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Microsoft Corp. is staking its claim in the global competition for smartphones with its planned purchase of Nokia Corp.'s devices and services business, including manufacturing and design operations.
The acquisition, announced Sept. 3, is expected to close in 2014, with Microsoft paying 5.4 billion euros ($7.2 billion) for Nokia's cell phone business. It will position Microsoft, based in Redmond, Wash., alongside both Apple Corp. and Google Inc. as companies producing both mobile software and hardware.
"Clearly, greater success with phones will strengthen the overall opportunity for us and our partners to deliver on our strategy to create a family of devices and services for individuals and businesses," said Microsoft CEO Steve Ballmer in a letter to employees about the deal.
Microsoft will add 32,000 Nokia employees to its roster, including 4,700 in Finland. Finland will be the hub of research and development for the Microsoft mobile operations. It will also take advantage of Nokia's expertise in supply chain management for global production.
Nokia, based in Espoo, Finland, will retain its network infrastructure business, its advanced technologies group and its mapping and location service, "Here." Microsoft will license the mapping software for use on its phones.
Nokia has smartphone production operations in China, Brazil, Mexico, South Korea and India.
"In many hardware companies, manufacturing labor is primarily outsourced," Ballmer said during a conference call. "But in Nokia, there is more in-sourced manufacturing. Nokia has had a strategy about that, obviously, that they've executed very well."
About 18,000 of Nokia's 32,000 employees moving to Microsoft are in manufacturing, said Amy Hood, executive vice president and chief financial officer.
The two companies have had a development agreement since 2011, with Nokia producing its first Microsoft smartphone in November 2011.
"Windows phone has grown 78 percent in the last year and is now the No. 3 offering in the marketplace," Ballmer said during a news conference. "Nokia Microsoft phones has gone from zero two years ago to 7.4 million units."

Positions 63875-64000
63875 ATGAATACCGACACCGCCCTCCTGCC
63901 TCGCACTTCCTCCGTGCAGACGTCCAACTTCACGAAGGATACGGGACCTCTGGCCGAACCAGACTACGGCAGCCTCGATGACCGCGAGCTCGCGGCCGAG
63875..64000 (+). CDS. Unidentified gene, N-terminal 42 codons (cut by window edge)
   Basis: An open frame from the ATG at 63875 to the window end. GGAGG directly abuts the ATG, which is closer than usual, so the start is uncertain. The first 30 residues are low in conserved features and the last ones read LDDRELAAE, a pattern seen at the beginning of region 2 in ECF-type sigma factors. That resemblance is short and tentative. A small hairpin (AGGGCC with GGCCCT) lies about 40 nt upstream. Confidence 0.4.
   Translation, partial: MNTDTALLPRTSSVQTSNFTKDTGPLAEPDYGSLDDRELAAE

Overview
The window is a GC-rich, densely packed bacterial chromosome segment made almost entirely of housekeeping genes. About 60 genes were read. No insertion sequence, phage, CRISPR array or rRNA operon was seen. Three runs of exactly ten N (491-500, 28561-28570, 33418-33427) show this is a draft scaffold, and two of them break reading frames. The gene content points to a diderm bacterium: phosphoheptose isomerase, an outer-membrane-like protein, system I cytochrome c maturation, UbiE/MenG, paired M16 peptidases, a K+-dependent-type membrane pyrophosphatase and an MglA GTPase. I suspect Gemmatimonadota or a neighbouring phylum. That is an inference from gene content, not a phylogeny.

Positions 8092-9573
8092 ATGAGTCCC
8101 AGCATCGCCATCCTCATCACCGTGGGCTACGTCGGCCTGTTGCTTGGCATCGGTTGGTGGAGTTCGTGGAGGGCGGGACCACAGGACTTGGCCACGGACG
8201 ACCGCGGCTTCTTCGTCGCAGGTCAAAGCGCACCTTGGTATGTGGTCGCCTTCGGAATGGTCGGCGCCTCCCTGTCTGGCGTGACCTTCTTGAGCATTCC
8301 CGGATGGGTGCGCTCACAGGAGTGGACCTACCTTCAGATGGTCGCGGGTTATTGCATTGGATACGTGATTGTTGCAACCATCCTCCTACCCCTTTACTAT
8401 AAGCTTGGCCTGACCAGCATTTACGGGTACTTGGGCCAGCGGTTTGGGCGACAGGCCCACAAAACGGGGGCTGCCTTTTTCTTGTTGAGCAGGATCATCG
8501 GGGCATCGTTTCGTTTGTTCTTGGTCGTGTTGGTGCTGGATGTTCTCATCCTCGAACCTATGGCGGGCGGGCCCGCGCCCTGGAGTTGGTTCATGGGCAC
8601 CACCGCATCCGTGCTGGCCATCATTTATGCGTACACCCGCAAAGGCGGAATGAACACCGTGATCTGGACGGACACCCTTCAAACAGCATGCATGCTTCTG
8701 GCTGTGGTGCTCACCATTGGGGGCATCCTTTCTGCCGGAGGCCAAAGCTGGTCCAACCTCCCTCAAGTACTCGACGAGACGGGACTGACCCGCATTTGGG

Microsoft's move is similar to Google's 2012 acquisition of Motorola Inc.'s cell phone business. Google first Motorola phone, the Moto X, went on sale in August.
Microsoft currently produces software for its own branded platform, with the hardware made by a variety of companies, including Nokia. In a presentation to the press and investors, the company said its success in cell phones — with 300 million devices sold per year — should allow it to move more solidly into tablet devices. Microsoft introduced its first tablet, the Surface, earlier this year.
"Tablets is an area where we absolutely have our own first-priority hardware, and see opportunities to build and strengthen," Ballmer said.
Nokia was once a mobile telephone powerhouse, but has struggled since smartphones hit the market. As part of Microsoft, it will have better footing to compete there, however Ballmer noted that Nokia remains a leader in non-smart with phones sold in developing regions.
"[They are] the first connection with technology that people in many places in the world have with any kind of communications or information technology device," he said. "We look at that as an excellent feeder system into the smartphone world, and a way to touch people with our services even on much lower end devices in many parts of the world."